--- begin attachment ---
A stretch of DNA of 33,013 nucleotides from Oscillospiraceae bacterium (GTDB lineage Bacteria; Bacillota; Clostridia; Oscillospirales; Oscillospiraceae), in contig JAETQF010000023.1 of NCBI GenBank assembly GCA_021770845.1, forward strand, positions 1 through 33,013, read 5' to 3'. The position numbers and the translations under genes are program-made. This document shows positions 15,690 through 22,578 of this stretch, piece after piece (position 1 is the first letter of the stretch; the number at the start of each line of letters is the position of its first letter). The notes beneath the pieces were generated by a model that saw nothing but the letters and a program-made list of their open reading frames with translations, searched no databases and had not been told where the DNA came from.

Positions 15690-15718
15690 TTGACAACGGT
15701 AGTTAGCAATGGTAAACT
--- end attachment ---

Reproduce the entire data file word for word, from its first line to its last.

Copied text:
A stretch of DNA of 33,013 nucleotides from Oscillospiraceae bacterium (GTDB lineage Bacteria; Bacillota; Clostridia; Oscillospirales; Oscillospiraceae), in contig JAETQF010000023.1 of NCBI GenBank assembly GCA_021770845.1, forward strand, positions 1 through 33,013, read 5' to 3'. The position numbers and the translations under genes are program-made. This document shows positions 15,690 through 22,578 of this stretch, piece after piece (position 1 is the first letter of the stretch; the number at the start of each line of letters is the position of its first letter). The notes beneath the pieces were generated by a model that saw nothing but the letters and a program-made list of their open reading frames with translations, searched no databases and had not been told where the DNA came from.

Positions 15690-15718
15690 TTGACAACGGT
15701 AGTTAGCAATGGTAAACT